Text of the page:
South Carolina DAR Looks Back on their History

September 9, 2013

When I visited the South Carolina Fall Forum, one of the most interesting exhibits was on the scrapbook of one of the earliest state regents, Grace Loagan Marshall, which an antique dealer bought at a warehouse sale in 2010. Through the SCDAR, the scrapbook was returned to the grandson who in turn donated the scrapbook to the SCDAR. It eventually found its way into the hands of Penny Renwick who now serves as State Curator.  Through Penny’s efforts, the scrapbook has been digitized and a great deal of the early history of South Carolina DAR has been preserved. In appreciation of the family’s generosity, a special acquisition ceremony was planned at which Penny shared her research of Grace Marshall’s administration, enlightening the audience as well as Mrs. Marshall’s grandsons. 

Penny became passionate about preserving the history of the South Carolina state regents and developed a project known as “Reflections of Our Treasured Past: Honoring the Service of Our Former State Regents” consisting of displays, shadow boxes highlighting the service of each state regent’s administration, and heirloom scrapbooks featuring in detail the service of every state regent of the SCDAR.  It has since evolved to include a blog and website for those members unable to attend the state meetings to view the displays in person as well as other information that cannot be included in the displays.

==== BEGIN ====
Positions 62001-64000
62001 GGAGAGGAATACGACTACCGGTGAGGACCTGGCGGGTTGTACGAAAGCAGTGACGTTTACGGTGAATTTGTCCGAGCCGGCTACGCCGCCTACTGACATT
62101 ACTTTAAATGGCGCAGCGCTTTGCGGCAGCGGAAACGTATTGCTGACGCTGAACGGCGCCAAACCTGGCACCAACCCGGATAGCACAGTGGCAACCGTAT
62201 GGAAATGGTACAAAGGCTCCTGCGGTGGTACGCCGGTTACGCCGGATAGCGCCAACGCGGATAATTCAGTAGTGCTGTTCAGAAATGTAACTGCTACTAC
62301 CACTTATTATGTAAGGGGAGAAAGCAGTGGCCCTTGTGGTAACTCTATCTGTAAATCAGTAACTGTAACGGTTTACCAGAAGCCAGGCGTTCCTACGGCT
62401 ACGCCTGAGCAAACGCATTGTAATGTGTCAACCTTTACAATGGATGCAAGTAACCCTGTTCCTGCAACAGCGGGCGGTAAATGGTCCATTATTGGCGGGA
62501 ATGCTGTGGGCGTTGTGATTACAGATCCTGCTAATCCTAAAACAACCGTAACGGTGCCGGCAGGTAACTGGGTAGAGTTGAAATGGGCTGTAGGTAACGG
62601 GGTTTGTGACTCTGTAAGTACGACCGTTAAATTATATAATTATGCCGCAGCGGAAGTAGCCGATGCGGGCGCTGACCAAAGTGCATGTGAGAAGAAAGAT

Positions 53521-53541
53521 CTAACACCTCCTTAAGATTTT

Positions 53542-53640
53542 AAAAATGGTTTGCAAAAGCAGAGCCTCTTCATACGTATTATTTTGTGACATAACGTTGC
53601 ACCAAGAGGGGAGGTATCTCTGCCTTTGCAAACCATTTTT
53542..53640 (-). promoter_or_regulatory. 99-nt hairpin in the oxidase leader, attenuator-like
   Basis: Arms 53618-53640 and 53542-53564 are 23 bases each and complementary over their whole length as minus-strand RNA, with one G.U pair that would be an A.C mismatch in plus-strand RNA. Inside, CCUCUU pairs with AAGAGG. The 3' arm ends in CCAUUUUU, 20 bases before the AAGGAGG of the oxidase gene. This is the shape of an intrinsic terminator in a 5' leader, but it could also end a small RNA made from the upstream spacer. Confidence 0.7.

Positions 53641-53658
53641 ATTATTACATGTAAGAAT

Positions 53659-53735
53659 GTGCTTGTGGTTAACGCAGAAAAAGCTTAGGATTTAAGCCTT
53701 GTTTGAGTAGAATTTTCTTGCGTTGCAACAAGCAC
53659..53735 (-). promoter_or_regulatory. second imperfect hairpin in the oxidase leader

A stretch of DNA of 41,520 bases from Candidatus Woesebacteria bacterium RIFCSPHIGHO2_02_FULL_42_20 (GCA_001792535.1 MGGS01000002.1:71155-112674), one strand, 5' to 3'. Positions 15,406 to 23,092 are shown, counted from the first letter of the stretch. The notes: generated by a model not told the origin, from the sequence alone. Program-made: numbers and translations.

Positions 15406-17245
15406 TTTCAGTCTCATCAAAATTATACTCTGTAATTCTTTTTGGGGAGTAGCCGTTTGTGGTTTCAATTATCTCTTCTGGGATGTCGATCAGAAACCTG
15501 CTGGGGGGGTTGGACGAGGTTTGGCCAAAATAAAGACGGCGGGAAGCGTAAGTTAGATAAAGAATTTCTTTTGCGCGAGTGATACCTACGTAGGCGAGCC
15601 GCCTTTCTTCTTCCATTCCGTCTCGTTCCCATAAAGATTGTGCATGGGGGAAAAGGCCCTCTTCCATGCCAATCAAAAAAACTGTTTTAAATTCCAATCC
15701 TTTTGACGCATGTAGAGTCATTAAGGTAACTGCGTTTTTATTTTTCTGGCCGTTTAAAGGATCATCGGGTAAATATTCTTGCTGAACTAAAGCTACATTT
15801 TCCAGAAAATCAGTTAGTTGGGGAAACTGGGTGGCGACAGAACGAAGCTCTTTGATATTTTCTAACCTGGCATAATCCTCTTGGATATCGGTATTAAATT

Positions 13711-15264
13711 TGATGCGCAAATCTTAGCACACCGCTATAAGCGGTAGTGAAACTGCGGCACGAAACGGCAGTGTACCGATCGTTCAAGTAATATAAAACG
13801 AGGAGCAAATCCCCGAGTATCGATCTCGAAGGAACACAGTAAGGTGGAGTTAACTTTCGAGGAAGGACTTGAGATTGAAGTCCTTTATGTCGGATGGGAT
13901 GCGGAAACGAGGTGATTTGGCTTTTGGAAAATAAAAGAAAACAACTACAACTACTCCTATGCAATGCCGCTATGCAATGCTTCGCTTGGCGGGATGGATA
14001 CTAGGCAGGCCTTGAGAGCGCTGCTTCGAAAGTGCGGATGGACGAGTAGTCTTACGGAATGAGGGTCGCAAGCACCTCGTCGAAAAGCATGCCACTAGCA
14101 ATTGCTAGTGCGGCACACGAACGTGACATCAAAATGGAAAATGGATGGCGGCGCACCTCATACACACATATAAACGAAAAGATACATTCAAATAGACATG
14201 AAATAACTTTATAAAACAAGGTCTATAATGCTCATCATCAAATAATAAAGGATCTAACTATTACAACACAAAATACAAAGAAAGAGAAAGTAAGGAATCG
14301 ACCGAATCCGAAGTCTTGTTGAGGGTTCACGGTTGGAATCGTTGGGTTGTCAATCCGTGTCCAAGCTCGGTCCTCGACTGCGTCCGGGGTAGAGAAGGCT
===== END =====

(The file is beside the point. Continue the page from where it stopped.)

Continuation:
One of the SCDAR daughters, Sara Aldrich Richardson Stork, was so impressed with the project that she donated the scrapbook of her great-grandmother, Sarah Aldrich Richardson.  Mrs. Richardson was the 3rd State Regent, serving from 1900-1906.

In addition to the scrapbook and photos, Penny created a beautiful display including the carved coral and gold jewelry set that Mrs. Richardson wore in the photo.  Sara and her sister Tracy Johnston also brought the onyx and pearl mourning necklace that her great-grandmother wore following the death of her father.

In addition to viewing the displays of Grace Colglazier Marshall and Sarah Aldrich Richardson, members were able to see the original 1896 chapter charter of the Rebecca Motte Chapter, the chapter minutes from 1895-1909, and the handwritten membership roll from 1902-1976 while Penny discussed the importance of conserving and digitizing records.

In fact, Penny became so passionate about the urgency to digitize records that she presented a webinar in 2012 detailing how to digitize chapter records

A professional educator, Penny is now educating SCDAR members about the need to preserve our own heritage through digitization of records.  As Penny stated, “We cannot honor our heritage if we haven’t preserved it.  We cannot teach the future generations without the treasures of our past.  We cannot Celebrate America if we don’t have America’s story to celebrate.”

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Through restoring historic properties, funding scholarships and supporting our troops, DAR makes a difference in local communities.